Voucher, charter school expansion proposal ignites storm of protest

Gov. Scott Walker's proposal to expand charter schools and add nine school districts to Wisconsin's school-voucher program is the hottest topic in the State Capitol, complete with the specter of property tax increases and loss of local control. The voucher program now is limited to Racine and Milwaukee.

Walker's plan also would create a new state board to decide on applications for charter schools. That would effectively remove local control, despite the heavy role played by the property tax in funding elementary and secondary education. School board leaders are furious at the ideas.

"Why should we want political appointees in Madison telling people in Green Bay, or any community, whether they should have an independent charter school and whether an outside entity should govern and manage their tax dollars?" asked Green Bay School Board President Brenda Warren.

"Why would we use limited taxpayer resources to create a second education system by fund- ing religious and private voucher schools, particularly given that they are not proven to produce better student outcomes than public schools?" asked Monona Grove Board President Susan Fox.

But Wisconsin's Catholic bishops say educational choice is vital. Parents "must have the community's support in selecting a form of education that best meets their child's needs-academic, psychological, emotional, spiritual and physical," they said in a statement backing the governor's budget proposal.

The bishops said Catholic hospitals, charities and universities already receive both federal and state tax dollars. They suggested that the expanded voucher proposal is comparable.

The idea of help for parochial schools is attractive to the Catholic leaders. But the top issues for the church leaders remain abortion and birth control. Vote correctly on those issues, and a legislator will surely have the church's support at election time.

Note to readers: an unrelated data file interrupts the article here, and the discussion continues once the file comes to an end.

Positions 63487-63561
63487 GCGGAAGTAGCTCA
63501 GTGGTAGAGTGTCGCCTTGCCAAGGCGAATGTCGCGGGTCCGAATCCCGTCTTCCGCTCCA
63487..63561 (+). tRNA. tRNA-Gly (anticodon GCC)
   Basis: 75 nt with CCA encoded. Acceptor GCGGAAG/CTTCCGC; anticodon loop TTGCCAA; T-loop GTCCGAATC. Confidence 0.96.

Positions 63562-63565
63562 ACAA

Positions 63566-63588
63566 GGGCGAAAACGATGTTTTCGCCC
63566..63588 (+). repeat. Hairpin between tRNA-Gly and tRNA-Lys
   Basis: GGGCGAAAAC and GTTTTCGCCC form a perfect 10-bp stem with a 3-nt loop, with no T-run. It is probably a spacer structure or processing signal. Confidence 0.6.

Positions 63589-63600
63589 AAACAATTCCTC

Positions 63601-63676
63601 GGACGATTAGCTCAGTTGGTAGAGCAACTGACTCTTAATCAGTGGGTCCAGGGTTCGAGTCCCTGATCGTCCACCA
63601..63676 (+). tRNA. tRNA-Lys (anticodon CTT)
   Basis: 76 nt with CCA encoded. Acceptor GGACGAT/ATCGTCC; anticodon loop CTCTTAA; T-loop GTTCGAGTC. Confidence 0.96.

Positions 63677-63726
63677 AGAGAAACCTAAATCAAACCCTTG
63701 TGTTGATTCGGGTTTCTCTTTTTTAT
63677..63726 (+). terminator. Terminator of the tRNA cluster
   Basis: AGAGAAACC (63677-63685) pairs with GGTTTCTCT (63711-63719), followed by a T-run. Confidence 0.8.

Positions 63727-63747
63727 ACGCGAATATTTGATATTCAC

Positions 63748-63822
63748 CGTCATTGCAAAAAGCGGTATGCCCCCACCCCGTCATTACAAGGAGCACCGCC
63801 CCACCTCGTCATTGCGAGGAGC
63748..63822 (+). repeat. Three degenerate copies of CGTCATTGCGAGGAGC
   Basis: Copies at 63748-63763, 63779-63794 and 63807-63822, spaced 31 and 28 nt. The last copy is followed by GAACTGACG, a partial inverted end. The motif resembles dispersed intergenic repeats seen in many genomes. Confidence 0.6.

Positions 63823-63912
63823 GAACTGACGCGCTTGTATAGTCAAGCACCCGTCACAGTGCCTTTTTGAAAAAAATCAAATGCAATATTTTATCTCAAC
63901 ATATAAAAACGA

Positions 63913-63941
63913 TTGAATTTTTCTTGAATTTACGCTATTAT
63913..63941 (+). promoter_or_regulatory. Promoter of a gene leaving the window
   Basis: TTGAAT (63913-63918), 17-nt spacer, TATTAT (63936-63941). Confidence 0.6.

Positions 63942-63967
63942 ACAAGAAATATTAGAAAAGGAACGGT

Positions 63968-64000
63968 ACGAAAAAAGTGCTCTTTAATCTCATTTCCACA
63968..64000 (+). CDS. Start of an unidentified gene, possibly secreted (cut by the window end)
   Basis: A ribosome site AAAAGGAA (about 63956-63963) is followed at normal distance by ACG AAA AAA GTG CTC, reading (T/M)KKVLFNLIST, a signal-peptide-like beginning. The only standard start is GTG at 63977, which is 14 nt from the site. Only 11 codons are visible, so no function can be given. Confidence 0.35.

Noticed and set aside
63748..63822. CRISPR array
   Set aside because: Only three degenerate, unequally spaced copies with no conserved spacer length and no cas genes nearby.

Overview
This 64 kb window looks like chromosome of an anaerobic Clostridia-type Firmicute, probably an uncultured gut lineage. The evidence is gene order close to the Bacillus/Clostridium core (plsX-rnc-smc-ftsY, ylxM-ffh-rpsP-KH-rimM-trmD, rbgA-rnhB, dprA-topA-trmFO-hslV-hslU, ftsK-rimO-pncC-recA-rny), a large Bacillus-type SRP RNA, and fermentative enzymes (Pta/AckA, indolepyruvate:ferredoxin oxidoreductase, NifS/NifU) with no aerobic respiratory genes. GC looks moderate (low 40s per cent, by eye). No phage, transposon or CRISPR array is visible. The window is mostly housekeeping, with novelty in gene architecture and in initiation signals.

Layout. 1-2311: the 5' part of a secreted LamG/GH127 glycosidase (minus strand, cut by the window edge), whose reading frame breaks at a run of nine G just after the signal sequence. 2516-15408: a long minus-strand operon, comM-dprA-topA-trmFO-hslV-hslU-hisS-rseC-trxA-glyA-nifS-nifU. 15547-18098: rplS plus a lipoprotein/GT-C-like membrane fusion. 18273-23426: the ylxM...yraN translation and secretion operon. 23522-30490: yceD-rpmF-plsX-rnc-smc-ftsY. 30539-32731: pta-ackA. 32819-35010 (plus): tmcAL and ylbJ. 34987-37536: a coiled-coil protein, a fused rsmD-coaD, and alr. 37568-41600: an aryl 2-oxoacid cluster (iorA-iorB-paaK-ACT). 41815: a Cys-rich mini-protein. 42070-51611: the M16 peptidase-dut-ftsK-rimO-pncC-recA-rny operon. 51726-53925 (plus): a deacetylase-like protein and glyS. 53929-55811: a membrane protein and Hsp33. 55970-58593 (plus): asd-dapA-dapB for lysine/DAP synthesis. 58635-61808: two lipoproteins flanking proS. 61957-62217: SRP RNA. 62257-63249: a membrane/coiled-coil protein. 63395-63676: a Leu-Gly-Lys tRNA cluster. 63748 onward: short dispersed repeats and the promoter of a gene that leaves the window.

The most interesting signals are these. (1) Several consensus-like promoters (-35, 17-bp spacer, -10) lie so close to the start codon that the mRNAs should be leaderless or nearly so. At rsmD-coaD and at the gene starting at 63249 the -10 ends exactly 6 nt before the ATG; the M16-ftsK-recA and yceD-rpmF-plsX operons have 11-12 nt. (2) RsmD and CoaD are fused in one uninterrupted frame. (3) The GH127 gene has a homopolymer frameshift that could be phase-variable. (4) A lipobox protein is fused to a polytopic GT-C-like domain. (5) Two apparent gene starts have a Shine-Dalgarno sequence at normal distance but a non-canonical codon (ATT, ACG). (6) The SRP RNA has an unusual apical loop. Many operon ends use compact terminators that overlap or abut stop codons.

Cost remains an issue. Former State Sen. Dan Theno, R-Ashland, said Walker's plan would "greatly increase the cost and size of a government program."

"Wisconsin taxpayers are not obligated to financially support private or religious schools," Theno said. "The proposed expansion will siphon money from public schools, which state government has a constitutional mandate to support."

Walker's people note the governor would provide a limited expansion in the next two years. Critics respond there would be no limits on the programs after that period. In November in a speech at the Ronald Reagan library in California, Walker reinforced his commitment to alternative schools, saying every child should have access to world-class education.

Armed with data from the nonpartisan Legislative Fiscal Bureau of the State Legislature, school board officials now are citing the potential long-term impact on property taxes in their districts if the governor's plan is adopted.

But taxes may not be the most contentious issue in Walker's proposal. It also would allow the creation of charter school programs for "special need" children. Several decades ago they were called "handicapped" children.

Newspaper accounts show parents of "special need" children are split on the governor's plan. Some parents fear an alternative for their children would splinter efforts and the funding that goes into those efforts. Others hope that new programs could provide better opportunities.

The feelings run deep, but that's not new. Decades ago similar parents jammed a State Capitol hearing on a plan to change the funding scheme for handicapped education through a rating of disabilities. The parents hung together, and the Legislature retreated. There would be no rating of disabilities of Wisconsin children.


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